Each semester, thousands of students around the world dig into the soil in their backyards, farm fields, stream beds, and forest floors. Just like the UW students, they learn the techniques they need to identify new species and compounds. Along with building a database of new antibiotics with medical potential, Tiny Earth is addressing another looming global crisis: a shortage of students pursuing careers in science.

“One of the best ways to learn is to engage in science actively and to do research so that the thrill of discovery drives the learning process,” says Handelsman, who first developed the program in 2012 at Yale University. She saw too many first- and second-year undergraduates dropping out of the sciences and wanted to reverse the trend by offering hands-on research that pulls in techniques and ideas from disciplines such as ecology, genetics, and molecular biology. For students, it’s a galvanizing introduction to laboratory science: they learn new skills while solving real problems.

The UW introductory biology students spent last spring diluting their soil samples, culturing and isolating bacteria, and profiling the genomes of anti- biotic-producing microbes. Along the way, they made hypotheses about what they might find, learned and selected techniques, and synthesized their findings, all in the hope of discovering new antibiotic compounds. While the samples await final analysis, the initiative is betting on the odds that more participation will increase the chances of unique discovery.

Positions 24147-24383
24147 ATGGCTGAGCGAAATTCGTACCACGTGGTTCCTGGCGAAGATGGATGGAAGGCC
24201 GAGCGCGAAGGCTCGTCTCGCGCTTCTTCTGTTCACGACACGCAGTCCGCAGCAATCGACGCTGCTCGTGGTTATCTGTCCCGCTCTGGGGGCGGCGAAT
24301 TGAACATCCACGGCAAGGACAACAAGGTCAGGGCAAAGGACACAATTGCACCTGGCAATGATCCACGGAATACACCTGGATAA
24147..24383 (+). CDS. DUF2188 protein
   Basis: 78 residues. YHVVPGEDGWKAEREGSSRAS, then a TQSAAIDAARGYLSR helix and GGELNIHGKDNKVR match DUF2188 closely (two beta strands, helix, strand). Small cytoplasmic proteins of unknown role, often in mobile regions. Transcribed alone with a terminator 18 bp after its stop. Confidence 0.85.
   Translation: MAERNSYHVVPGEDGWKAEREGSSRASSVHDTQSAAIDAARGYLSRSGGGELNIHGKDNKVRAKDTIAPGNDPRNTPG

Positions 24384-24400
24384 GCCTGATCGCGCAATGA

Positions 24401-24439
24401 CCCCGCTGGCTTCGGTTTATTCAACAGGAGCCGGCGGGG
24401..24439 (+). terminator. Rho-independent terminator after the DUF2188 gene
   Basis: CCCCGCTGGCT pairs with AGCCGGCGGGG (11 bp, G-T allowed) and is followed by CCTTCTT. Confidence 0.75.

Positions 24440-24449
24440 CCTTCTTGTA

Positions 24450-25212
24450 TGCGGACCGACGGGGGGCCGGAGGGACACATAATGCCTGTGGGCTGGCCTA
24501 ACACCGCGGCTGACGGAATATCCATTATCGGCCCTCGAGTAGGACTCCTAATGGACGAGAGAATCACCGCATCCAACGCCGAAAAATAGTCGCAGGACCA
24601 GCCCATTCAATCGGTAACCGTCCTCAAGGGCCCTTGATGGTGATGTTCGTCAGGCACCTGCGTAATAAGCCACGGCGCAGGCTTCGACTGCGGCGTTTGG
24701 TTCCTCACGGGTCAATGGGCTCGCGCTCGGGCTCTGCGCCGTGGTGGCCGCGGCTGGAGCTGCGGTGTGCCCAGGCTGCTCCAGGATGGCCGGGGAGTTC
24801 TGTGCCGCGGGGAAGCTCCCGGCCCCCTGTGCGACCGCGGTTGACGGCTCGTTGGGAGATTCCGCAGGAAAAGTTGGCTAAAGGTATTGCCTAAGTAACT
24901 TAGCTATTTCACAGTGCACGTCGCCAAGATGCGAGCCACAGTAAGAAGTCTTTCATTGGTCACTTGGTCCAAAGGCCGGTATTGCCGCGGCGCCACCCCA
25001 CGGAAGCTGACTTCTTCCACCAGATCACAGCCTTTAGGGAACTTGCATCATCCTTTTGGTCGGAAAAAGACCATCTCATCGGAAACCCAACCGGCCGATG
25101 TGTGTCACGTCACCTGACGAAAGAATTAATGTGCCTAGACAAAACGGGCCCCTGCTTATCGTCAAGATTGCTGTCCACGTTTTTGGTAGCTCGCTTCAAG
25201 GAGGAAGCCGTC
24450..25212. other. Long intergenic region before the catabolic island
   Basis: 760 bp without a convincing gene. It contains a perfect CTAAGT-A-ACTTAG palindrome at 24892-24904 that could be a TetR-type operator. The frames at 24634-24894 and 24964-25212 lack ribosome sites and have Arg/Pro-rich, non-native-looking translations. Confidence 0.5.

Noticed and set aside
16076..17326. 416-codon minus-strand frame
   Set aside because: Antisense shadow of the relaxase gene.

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New Money https://onwisconsin.uwalumni.com/on_campus/new-money/ https://onwisconsin.uwalumni.com/on_campus/new-money/#respond Mon, 27 Aug 2018 17:33:10 +0000 https://onwisconsin.uwalumni.com/?p=23697 A store window displays a sign that reads "Bitcoin accepted here"

Thamerpic/Istock

The first recorded purchase with Bitcoin, a cryptocurrency, used 10,000 tokens to buy two pizzas in 2010. But today, the same 10,000 digital coins would buy hundreds of Lamborghinis.

Even though millions of people now use cryptocurrencies, there’s still much unknown — and much feared — about the volatile assets, says Brad Chandler, director of the business school’s Nicholas Center for Corporate Finance and Investment Banking. That’s one reason he’s launching a one-credit cryptocurrencies class this fall.

“I think cryptocurrency use has really rattled traditional financial institutions,” he says. “I came to the conclusion that our students needed to have some exposure to this to be ready for the workforce.”

One way that cryptocurrencies differ from traditional assets is how they’re traded. Dollar transactions are facilitated and tracked by centralized financial institutions, such as credit card companies or banks.

Cryptocurrencies instead work through a decentralized system. When a Bitcoin transaction occurs, the record is shared with everyone in the digital network and is added to a list of transactions called a block. New blocks are verified every 10 minutes by the first person in the network whose computer can solve the block’s equation. After verification, it’s added to the list of verified blocks called a blockchain.

This is what corporations are most interested in, according to Chandler: “blockchain, not Bitcoin.”

Chandler’s class will explore more than how cryptocurrency works. He wants students to examine different enterprise solutions companies could use to harness blockchain technology. For example, how could Walmart use blockchain to track product deliveries from factories to stores across the country?